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Which measure would not be useful to help you determine the change in angular velocity when the torque on a fishing reel is increased?
  1. the radius of the reel
  2. the amount of line that unspools
  3. the angular momentum of the fishing line
  4. the time it takes the line to unspool
Question by OpenStax is licensed under CC BY 4.0.
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OpenStax College Physics for AP® Courses Solution, Chapter 10, Problem 9 (Test Prep for AP® Courses) (2:12)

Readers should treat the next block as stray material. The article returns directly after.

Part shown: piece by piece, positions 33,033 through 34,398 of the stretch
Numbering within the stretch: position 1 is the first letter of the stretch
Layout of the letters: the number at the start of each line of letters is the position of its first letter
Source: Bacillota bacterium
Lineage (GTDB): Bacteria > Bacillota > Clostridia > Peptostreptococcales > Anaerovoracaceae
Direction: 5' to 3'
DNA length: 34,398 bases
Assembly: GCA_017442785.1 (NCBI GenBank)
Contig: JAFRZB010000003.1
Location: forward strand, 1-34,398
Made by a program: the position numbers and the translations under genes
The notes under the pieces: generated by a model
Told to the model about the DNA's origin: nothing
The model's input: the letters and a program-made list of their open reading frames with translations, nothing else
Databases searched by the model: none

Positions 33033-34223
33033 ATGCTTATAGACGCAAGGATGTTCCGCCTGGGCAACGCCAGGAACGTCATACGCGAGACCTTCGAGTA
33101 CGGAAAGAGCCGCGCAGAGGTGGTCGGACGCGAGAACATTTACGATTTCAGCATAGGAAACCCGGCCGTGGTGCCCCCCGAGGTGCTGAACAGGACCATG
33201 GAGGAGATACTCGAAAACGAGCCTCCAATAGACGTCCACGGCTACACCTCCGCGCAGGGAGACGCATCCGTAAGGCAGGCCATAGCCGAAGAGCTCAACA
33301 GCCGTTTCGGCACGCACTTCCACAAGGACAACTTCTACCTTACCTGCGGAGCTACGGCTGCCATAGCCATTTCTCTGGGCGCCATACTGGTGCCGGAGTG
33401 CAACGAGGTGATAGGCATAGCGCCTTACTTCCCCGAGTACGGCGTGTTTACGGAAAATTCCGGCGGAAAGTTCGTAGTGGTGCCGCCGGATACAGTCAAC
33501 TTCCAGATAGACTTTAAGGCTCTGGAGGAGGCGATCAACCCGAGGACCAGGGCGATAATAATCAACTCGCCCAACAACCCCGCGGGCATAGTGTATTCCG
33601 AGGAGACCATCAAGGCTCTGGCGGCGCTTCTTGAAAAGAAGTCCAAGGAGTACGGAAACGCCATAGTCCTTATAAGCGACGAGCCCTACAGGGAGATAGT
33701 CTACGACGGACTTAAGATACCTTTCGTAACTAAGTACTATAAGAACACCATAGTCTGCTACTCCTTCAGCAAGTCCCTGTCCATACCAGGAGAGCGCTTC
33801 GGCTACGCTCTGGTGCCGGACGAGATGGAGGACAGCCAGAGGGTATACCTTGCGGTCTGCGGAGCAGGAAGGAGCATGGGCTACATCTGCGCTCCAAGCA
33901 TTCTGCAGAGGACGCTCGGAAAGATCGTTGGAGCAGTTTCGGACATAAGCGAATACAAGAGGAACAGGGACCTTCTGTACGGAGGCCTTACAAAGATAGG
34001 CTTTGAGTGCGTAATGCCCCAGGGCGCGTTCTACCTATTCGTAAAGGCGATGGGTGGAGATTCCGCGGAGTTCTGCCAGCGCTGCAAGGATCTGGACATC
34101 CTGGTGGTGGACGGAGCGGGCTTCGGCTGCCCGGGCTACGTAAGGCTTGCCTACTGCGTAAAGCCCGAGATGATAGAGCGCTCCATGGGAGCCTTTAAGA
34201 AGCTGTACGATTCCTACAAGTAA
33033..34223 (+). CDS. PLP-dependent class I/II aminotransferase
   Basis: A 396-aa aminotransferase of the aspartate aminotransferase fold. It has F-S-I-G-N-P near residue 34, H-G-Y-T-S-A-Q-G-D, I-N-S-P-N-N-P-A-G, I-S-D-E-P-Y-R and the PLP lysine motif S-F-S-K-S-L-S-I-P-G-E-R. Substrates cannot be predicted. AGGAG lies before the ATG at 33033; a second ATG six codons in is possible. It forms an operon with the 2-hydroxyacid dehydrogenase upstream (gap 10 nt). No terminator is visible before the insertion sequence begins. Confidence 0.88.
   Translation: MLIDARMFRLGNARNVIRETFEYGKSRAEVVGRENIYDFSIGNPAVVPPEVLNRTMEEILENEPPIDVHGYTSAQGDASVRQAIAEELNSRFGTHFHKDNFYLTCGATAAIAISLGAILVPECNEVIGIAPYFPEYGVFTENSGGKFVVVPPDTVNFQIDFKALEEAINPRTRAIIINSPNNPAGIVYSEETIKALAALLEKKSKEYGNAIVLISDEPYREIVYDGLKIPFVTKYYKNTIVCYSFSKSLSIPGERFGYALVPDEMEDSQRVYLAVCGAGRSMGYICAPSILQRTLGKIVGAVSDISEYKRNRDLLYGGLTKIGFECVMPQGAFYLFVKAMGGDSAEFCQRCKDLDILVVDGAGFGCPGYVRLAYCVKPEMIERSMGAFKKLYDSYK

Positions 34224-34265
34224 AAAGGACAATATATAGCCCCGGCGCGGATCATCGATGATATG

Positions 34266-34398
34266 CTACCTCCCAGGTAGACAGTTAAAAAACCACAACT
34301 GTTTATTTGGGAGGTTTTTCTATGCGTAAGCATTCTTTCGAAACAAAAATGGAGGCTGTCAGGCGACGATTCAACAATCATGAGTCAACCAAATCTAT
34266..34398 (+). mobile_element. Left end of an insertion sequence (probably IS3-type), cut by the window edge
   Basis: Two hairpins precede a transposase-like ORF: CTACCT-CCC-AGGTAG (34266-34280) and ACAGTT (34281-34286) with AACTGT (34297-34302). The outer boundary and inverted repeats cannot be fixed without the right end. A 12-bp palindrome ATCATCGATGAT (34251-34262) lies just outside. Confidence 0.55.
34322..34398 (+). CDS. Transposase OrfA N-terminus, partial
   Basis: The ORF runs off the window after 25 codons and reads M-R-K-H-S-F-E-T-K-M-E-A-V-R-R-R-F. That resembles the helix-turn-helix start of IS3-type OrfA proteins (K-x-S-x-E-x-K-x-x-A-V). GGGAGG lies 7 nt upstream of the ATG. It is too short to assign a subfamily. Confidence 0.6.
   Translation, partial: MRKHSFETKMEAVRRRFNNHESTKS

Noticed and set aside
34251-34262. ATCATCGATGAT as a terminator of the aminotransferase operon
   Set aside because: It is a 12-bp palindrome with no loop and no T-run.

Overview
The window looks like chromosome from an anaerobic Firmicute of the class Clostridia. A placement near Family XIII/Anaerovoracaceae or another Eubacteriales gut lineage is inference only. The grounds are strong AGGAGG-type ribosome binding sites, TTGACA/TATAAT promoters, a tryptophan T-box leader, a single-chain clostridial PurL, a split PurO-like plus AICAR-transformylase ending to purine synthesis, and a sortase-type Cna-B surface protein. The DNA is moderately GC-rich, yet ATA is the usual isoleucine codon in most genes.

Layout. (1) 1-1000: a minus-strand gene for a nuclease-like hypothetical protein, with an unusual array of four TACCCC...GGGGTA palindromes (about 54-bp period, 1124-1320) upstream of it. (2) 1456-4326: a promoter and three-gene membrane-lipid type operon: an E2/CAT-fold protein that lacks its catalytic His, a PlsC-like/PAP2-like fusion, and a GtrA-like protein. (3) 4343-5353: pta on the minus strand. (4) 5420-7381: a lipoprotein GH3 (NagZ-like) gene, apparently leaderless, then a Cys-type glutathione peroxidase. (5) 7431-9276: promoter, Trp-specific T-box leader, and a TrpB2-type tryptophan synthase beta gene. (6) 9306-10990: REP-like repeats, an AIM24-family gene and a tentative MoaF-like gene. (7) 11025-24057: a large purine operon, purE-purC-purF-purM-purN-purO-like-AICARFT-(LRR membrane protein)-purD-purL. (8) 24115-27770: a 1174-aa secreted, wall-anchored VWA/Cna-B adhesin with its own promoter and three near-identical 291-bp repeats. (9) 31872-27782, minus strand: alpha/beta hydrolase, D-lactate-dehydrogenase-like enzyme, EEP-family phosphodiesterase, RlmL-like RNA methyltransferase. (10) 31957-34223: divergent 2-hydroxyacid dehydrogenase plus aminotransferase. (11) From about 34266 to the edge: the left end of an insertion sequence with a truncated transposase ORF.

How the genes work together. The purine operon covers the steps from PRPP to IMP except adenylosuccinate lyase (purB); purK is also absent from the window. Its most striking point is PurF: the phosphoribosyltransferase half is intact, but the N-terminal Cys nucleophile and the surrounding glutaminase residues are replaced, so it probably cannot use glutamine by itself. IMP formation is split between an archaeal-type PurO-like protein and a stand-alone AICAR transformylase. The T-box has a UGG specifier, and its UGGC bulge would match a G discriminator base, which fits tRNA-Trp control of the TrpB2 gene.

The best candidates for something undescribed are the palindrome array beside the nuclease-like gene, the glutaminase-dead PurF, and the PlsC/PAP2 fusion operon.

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This is College Physics Answers with Shaun Dychko. Here is a side view of the spool of a fishing line. It has some radius and there is a torque being applied to it. The question is, what information would be useful to figure out the change in angular velocity? So change in angular velocity is angular acceleration multiplied by time you could say, that's one approach. The angular acceleration will be the net torque which would just be the torque applied because I don't think there's any other torque in this question, divided by the moment of inertia of the spool, multiplied by time. This net torque would be the force applied multiplied by the radius of the spool, and this moment of inertia factor would probably also include the radius of the spool. Another approach to find angular velocity would be to say that the angular velocity squared is the initial angular velocity squared plus two times angular acceleration, multiplied by the angular displacement which we could figure out based on the amount of line that has been unspooled. Again, this angular acceleration factor can be replaced by <i>F r</i> over <i>i</i>. The radius of the reel is appearing in either of these approaches and so we want A. The amount of line that unspools is related to <i>theta</i> if we took this approach in green, or the times it takes to unspool would be useful for this approach in blue because there's a time factor there. The angular momentum is not relevant because to calculate angular momentum you need moment of inertia multiplied by angular velocity. But if we knew what the angular velocity was, then we would just be able to take the difference between the angular velocities at two different times and that would answer our question for the change in angular velocity and there'd be no need to multiply it by something else to figure out angular momentum. So part C, option C is the answer, we do not need angular momentum.